• Make sure the hook goes through the front and back of the stitch. There should be two strands on top and one underneath
  • Do the same through the corresponding bottom right corner of your other square
  • Yarn over and pull through both loops of the squares
  • Yarn over and pull through the remaining loops on your hook
  • Repeat this all the way up the side of the square until you reach the top of that side
  • Pick up your next two squares and repeat the pattern
  • Repeat this until you have reached the top of your blanket
  • Slip and tie off, leaving a long tail to make it easier to sew in later.
  • You will now have a dangling chain of single crochets with four squares hanging off each side!
  • How To Make A Granny SquareRepeat this for the corresponding sides, taking care when you cross over your single crochet chain at the joins
  • When all the sides are crocheted together, simply make a single crochet into the outer edge of each stitch of the square. Make sure this goes through both loops of each stitch again.
  • Once you have completed your square all that remains is to sew in your ends with your yarn needle.

Congratulations! You have made a small but perfectly formed multiple granny squares blanket.

How to use your Granny Squares

There is no end to the colour combinations and patterns you can create once you know how to put a granny square blanket together.

You can easily wing it with a granny square blanket. Some of the most amazing examples I have seen were vast, with no apparent rhyme or reason to the colour choices or how they were presented.

However, if you want to make something deliberately to match a theme, or a friend or client’s personal taste, then it’s great to have a structure to follow.

Advanced Granny Square Instructions

Before making a new granny square blanket that will be comprised of anything more than two alterate colours, I make a plan. Sometimes it is rough and ready, other times it is intricate.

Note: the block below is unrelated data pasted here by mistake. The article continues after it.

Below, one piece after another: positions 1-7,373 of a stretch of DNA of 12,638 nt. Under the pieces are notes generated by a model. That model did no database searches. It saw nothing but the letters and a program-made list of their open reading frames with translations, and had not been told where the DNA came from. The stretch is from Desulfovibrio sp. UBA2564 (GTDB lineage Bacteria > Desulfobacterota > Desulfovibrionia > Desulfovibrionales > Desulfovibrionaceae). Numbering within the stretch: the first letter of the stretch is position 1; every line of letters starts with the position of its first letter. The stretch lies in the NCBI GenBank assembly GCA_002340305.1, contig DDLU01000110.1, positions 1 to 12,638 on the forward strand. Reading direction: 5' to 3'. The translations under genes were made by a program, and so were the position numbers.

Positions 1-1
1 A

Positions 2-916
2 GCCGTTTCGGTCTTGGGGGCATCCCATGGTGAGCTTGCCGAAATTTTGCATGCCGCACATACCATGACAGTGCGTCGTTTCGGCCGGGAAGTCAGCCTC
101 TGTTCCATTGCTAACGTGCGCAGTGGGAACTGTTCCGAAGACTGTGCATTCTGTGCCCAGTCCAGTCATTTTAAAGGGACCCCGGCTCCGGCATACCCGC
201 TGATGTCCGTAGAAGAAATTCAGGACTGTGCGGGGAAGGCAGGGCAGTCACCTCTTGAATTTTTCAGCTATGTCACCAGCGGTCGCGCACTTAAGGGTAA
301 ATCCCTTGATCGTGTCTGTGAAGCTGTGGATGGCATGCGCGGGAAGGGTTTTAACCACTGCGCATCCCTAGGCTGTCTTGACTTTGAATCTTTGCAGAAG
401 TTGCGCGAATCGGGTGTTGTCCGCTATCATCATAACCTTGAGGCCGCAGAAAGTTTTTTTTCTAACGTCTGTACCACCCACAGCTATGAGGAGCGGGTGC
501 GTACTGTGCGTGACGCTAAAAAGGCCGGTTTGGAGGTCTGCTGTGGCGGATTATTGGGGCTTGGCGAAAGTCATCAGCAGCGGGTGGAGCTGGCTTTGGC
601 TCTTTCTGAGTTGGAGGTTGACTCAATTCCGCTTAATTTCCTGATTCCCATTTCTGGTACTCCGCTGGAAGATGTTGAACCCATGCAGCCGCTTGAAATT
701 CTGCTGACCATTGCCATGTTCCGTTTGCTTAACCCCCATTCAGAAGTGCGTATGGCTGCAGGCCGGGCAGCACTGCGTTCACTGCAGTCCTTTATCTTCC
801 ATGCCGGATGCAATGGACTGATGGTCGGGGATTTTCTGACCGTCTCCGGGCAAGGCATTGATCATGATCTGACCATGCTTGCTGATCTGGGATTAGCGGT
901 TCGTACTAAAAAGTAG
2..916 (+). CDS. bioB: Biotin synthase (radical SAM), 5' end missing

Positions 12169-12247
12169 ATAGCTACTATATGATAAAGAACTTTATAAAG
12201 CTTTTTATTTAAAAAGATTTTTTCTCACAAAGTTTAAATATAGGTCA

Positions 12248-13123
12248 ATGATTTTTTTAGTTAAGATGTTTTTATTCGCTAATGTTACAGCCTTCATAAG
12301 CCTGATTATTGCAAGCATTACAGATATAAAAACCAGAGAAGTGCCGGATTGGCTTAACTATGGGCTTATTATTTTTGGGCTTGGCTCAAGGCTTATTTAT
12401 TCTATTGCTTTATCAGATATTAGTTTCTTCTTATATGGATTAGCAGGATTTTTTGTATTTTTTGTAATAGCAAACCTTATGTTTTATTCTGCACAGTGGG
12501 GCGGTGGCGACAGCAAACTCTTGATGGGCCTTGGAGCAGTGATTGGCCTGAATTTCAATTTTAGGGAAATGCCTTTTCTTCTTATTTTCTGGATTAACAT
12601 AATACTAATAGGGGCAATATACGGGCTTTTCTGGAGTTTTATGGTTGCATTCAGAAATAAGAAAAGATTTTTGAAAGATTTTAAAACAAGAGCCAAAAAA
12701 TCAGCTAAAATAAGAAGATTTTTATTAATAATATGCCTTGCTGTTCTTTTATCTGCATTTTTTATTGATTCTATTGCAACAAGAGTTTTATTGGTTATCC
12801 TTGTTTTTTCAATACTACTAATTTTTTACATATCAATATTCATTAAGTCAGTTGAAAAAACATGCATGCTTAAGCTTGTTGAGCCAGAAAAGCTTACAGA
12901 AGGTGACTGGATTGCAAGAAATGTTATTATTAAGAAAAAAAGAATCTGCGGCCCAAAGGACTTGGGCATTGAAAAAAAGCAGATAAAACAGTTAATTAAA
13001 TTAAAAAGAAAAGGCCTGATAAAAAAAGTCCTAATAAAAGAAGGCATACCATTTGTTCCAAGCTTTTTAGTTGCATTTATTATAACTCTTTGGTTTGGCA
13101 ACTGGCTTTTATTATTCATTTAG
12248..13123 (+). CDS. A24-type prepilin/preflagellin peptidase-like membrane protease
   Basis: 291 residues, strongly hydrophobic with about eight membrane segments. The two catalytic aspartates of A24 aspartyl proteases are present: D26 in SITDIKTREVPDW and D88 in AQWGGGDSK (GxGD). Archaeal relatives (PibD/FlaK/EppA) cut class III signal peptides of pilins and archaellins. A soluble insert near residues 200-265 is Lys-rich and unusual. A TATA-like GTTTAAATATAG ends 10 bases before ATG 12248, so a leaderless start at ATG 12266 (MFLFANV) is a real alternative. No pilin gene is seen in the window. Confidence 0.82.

How To Make A Granny Square Blanket. Gorgeous granny square patterns that are easy to follow and quick to make

When going for detailed, I tend to follow the process below:

  • Decide upon the purpose of the blanket. Is it a decorative piece, or will it be used in a busy family home? Are you intending to keep it or is a gift for someone else? What colour scheme will it need to fit in with?
  • Sketch out design ideas on paper. Noting the patternation of the overall blanket, and colour changes within the squares themselves. Use coloured pencils if you have them kicking around. Get a real feel for what it will become.
  • Choose your equipment. Decide what size blanket you want to end up with and how close you want the weave to be. Pick your hook accordingly. Choose the texture and thickness of yarn you will use. Make sure it fits with the final purpose of the blanket.
  • You are ready to get going!

How to Join your Granny Squares Together

Multiple granny square blankets can be as complex or as simple as you want in design. Planning ahead is the key to making sure that your finished blanket adds up to the image in your head. Make sure you have all the yarn you will need before you begin – there is nothing like the frustration of being nearly to the point of completion and realising you are 20g short!

Although occasionally tricky to plan, the beauty of the granny squares design is that once you have decided where you are going with it, all you have to do is follow this very familiar and repetitive pattern.

Simple design, fantastic results.  What are you waiting for?